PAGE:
.gov Now Used for Cybercrime

October 21, 2012 Comments Off

Complete Identities for Sale by Ted Avery via Flickr

We’ve been conditioned to trust URLs that end in .gov but the latest cyberthreat reminds us that links aren’t always what they seem.

Earlier today Slashdot reported that scammers are now using 1.USA.gov to trick users into clicking on links that redirect them to faulty sites. Originally intended to be a positive collaboration between USA.gov and bitly.com, 1.USA.gov links were designed to allow government agencies to track click throughs as part of their social media communication.

This collaboration wasn’t secret. HowTo.gov provides concise directions on how to create “short, trustworthy .gov URLs that only point to official U.S. government information*” for social media sharing. A fact on HowTo.gov states “The public can click on Go.USA.gov or 1.USA.gov URLs knowing they will lead to official U.S. government information.”

HowTo.gov even provides the following directions:

To create a 1.USA.gov URL, simply go to bitly.com, paste in a long .gov or .mil URL, and click shorten. There’s no need to log in. You can also create 1.USA.gov URLs using any tool that already integrates with bitly, like TweetDeck or Seesmic.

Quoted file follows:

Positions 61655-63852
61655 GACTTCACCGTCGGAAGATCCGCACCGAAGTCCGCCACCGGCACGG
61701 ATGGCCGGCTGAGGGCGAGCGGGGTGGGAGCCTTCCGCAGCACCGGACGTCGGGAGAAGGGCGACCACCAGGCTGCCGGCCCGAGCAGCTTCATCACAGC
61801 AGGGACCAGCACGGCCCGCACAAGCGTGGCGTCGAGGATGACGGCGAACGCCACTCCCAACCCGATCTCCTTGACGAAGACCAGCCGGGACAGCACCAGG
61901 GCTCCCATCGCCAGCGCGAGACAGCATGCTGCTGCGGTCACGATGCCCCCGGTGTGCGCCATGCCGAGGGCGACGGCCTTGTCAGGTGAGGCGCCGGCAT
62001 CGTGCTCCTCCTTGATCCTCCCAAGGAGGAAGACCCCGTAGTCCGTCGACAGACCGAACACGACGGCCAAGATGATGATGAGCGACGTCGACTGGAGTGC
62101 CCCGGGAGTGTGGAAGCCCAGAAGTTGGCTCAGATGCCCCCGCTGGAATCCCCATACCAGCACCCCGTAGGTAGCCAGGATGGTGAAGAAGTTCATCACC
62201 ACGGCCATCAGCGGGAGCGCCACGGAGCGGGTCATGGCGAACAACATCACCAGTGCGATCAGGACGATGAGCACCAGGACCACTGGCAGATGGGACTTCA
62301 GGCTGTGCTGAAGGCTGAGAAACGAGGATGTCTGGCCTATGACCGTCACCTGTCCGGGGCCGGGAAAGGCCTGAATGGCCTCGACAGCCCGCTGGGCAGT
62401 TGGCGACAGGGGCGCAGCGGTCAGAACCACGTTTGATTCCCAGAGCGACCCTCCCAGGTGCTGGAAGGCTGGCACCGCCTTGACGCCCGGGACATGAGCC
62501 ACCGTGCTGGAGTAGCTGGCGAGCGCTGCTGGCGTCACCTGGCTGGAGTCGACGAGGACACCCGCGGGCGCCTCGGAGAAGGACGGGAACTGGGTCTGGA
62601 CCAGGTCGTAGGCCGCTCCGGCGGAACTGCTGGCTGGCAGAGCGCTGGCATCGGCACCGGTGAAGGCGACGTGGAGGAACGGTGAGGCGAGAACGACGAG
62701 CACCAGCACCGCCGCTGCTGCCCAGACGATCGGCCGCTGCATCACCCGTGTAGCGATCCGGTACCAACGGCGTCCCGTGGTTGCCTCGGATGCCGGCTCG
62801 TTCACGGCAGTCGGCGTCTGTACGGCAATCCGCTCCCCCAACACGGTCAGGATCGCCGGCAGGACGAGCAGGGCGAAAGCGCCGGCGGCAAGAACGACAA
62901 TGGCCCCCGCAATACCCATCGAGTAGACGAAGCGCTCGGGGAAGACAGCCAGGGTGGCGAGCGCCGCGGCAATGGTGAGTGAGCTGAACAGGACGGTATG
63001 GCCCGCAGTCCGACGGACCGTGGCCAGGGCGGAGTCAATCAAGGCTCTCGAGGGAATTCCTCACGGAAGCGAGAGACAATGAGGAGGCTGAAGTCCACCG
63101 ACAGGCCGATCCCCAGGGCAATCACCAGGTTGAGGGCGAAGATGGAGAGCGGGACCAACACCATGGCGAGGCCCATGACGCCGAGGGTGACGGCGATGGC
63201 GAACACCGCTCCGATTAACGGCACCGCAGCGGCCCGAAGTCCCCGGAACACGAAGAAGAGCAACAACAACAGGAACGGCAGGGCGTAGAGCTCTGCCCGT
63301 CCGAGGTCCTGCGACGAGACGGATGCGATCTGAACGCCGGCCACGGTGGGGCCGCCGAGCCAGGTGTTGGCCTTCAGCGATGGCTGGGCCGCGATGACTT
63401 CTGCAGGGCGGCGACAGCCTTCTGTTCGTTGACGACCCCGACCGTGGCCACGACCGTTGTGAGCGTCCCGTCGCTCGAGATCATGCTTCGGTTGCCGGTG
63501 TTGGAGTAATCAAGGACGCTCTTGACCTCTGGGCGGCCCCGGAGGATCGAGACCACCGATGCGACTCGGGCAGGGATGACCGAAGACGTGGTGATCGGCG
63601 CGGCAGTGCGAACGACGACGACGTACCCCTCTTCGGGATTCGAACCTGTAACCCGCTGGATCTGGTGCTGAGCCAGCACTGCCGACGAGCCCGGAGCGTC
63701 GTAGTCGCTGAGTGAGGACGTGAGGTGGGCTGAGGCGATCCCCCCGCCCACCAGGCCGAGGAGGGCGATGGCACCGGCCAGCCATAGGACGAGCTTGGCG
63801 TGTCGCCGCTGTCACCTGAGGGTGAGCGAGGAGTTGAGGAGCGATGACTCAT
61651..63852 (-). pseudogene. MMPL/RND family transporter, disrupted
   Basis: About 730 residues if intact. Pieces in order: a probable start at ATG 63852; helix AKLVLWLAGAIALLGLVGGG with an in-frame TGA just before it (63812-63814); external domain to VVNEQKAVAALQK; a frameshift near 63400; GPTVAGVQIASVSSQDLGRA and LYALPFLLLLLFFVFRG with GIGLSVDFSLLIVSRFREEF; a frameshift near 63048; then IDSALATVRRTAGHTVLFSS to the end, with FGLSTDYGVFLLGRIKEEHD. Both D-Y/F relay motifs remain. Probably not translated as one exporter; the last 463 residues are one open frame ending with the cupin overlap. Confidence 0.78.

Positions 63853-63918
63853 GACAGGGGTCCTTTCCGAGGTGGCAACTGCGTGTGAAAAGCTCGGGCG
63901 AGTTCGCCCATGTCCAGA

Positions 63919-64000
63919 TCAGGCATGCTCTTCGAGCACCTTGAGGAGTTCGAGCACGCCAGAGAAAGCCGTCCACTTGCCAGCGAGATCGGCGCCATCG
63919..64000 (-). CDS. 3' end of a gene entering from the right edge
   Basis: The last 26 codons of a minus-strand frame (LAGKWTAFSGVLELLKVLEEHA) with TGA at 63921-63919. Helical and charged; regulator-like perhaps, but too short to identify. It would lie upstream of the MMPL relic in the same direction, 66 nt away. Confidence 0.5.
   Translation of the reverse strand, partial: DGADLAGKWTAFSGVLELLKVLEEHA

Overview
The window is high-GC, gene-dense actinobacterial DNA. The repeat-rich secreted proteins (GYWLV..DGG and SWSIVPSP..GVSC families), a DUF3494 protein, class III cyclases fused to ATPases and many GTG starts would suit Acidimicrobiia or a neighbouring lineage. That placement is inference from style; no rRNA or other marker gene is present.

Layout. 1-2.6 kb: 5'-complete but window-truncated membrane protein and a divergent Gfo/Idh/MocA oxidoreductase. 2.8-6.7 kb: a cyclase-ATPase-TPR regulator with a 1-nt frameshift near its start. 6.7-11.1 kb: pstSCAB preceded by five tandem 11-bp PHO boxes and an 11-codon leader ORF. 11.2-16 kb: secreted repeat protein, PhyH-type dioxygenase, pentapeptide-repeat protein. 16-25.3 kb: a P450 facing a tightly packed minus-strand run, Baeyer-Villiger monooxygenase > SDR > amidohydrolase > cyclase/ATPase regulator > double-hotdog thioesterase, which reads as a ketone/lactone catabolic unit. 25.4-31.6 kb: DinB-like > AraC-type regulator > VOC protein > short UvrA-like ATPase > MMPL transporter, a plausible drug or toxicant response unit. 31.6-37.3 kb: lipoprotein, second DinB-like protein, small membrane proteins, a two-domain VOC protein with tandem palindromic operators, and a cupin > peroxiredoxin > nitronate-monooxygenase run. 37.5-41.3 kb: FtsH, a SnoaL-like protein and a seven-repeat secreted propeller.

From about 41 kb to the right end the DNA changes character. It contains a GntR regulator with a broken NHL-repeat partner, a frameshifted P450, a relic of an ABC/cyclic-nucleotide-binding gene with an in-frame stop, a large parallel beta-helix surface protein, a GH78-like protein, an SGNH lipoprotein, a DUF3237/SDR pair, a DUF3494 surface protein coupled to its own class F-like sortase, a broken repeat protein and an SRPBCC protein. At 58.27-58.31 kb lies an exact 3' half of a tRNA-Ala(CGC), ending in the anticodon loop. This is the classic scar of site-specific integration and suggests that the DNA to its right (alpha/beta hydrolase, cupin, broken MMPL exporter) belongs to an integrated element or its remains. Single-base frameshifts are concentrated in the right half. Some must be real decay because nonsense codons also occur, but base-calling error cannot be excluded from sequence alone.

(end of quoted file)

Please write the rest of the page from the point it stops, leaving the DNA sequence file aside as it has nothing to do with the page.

Slashdot reports that the problem with this collaboration is that scammers have found a loophole. This post on the Symantec message board shows exactly how links are being redirected to illegitimate sites. Since anyone can use bitly.com to create links without being a registered user, this can be done relatively anonymously.

While this is a case of good links gone bad, it’s another reminder to be mindful of potential threats. Think before you click on links that come via email, email newsletters, and through social media services like Twitter and Facebook.

Let’s hope this gets shut down sooner rather than later but in the meantime, I’ve shared 3 things to do to protect yourself from malware that could be part of this latest cyberthreat over on Parents.com.

Hat tip to my husband for sharing breaking news read on Slashdot. Information quoted from HowTo.gov’s USA.gov Short URLs post. No compensation was received for this post.

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